19) New engines should be installed on all B737s owned by the DOD to reduce the amount of fuel consumed every year by B737s. This would mean a saving of $125,000 per year per plane. (http://www.boeing.com/Features/2011/01/bca_fuel-efficient_737_01_18_11.html)
20) LV100-5 engines should be installed on all M1 tanks of the US military, and should be made able to run on 100% Fischer-Tropsch fuel and on a 50/50 blend of diesel and FT fuel. New APUs should be installed on all M1 Abrams tanks. (http://en.wikipedia.org/wiki/M1_Abrams)
21) C-26 aircraft shall be used only as cargo aircraft, not as antinarcotics aircraft. (http://en.wikipedia.org/wiki/C-26_Metroliner)
22) All American military installations, academies, colleges and office buildings (such as the Pentagon building) should be provided with electricity exclusively by nuclear reactors, hydroelectric plants, NG electric plants, and coal electric plants.
23) The statute which prohibits the US government to buy synthetic fuel which emits more CO2 when produced than oil-derived fuels must be repealed. The DOD should not sequestrate the CO2 emitted when such fuel is produced, but it should use biomass as well as coal and natural gas to produce such fuel. Similarly, Section #526 of the 2008 NDAA must be repealed. (http://www.defensenews.com/story.php?i=3969089&c=FEA&s=TEC) Biomass should be used to produce synthetic fuel only when it becomes as cheap as coal. When it does, a sufficient amount of biomass should be reserved for the US military.
24) The US military should use Fischer-Tropsch fuel (alongside petroleum-derived fuels) to propel its tanks, IFVs, APCs, MLRSes, trucks, generators and heaters. (http://www.defensenews.com/story.php?i=3969089&c=FEA&s=TEC) When buying synthetic fuel for any purposes, the US military should not discriminate against foreign synthetic fuel producers.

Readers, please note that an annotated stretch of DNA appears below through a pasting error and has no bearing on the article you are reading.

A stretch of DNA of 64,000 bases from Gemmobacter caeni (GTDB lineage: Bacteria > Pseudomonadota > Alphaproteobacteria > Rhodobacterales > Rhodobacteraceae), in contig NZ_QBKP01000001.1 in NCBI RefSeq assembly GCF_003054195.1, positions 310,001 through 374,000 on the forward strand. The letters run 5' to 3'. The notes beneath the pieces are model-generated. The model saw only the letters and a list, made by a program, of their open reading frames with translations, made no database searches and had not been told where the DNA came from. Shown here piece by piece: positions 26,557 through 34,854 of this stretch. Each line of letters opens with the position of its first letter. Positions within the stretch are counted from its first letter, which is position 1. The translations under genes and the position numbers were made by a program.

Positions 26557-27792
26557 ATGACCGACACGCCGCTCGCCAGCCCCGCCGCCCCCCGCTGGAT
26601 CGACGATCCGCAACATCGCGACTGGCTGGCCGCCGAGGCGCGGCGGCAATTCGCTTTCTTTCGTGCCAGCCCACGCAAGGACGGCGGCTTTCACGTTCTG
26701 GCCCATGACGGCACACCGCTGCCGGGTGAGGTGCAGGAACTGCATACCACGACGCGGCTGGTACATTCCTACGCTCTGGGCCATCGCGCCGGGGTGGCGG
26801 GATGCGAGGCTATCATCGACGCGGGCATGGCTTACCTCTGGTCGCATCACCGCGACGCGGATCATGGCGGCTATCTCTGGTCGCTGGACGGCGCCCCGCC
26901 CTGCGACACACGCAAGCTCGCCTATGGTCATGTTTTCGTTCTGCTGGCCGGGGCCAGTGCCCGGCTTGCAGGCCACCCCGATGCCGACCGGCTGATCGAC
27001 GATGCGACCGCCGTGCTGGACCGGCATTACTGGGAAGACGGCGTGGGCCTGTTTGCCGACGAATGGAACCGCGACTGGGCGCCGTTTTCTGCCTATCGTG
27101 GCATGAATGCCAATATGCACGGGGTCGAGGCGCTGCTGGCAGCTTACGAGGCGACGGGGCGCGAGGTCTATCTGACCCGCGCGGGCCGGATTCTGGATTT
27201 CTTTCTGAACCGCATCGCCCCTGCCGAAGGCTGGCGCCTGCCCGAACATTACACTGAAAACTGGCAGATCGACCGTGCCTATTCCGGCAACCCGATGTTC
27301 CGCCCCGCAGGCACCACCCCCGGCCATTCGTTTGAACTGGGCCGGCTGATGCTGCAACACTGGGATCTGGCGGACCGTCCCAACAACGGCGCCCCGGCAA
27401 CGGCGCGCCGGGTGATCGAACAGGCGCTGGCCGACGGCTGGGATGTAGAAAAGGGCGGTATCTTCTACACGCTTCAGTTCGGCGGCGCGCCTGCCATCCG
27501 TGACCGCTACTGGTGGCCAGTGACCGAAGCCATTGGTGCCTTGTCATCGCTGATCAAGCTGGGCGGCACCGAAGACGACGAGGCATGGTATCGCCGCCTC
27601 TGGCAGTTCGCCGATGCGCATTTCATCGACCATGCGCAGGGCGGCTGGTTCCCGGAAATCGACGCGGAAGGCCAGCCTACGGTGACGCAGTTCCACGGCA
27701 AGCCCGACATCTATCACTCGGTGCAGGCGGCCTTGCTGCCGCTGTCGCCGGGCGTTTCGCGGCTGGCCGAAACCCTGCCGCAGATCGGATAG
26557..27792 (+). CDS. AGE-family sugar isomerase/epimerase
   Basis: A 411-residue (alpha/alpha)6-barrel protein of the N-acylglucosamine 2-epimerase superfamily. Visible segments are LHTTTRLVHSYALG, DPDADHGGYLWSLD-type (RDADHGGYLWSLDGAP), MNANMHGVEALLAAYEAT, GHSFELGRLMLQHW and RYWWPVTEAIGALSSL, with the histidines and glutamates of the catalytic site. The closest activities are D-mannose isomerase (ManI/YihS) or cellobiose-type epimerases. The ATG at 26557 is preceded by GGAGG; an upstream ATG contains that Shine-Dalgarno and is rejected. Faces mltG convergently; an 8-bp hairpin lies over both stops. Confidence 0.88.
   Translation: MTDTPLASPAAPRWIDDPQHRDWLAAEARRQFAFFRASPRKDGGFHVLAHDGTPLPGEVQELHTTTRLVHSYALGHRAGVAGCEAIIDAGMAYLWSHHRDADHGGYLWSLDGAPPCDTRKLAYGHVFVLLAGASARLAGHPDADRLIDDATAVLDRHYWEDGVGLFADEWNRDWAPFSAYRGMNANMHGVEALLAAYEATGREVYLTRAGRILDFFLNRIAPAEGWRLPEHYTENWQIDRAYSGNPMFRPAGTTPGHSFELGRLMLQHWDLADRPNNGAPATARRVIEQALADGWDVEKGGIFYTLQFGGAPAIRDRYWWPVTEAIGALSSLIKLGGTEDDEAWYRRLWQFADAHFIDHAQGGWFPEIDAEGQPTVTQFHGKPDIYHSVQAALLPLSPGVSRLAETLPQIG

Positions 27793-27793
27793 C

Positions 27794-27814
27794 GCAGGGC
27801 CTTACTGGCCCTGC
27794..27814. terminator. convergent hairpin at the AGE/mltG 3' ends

25) When buying synthetic fuel, the US military should require that synthetic fuel be derived from lignite or other cheap genres of coal. This will guarantee that the US military will always buy the cheapest genre of fuel possible. Other genres of coal are also acceptable, however. (http://www.defensenews.com/story.php?i=3969089&c=FEA&s=TEC)
26) All bases and buildings of the DOD should be thermically isolated. (http://lci.tf1.fr/science/environnement/2010-04/l-armee-americaine-se-met-au-vert-5824550.html)
27) The DOD must not use any foodstock plants as sources of fuel. (http://lci.tf1.fr/science/environnement/2010-04/l-armee-americaine-se-met-au-vert-5824550.html)
28) All of the DOD’s green programs, including those of the Air Force, including all DOD wind turbine programs, must be terminated. As reported by Sen. Coburn in December 2011: “The Air Force attempted a $14 million construction project to convert three Alaskan radar
stations from diesel to wind turbine energy using stimulus funds, but had no assurance the
project was properly planned or would result in any cost savings, the Department of Defense
(DoD) Inspector General (IG) found. As a result, the IG told the Air Force to shut down their construction efforts at one station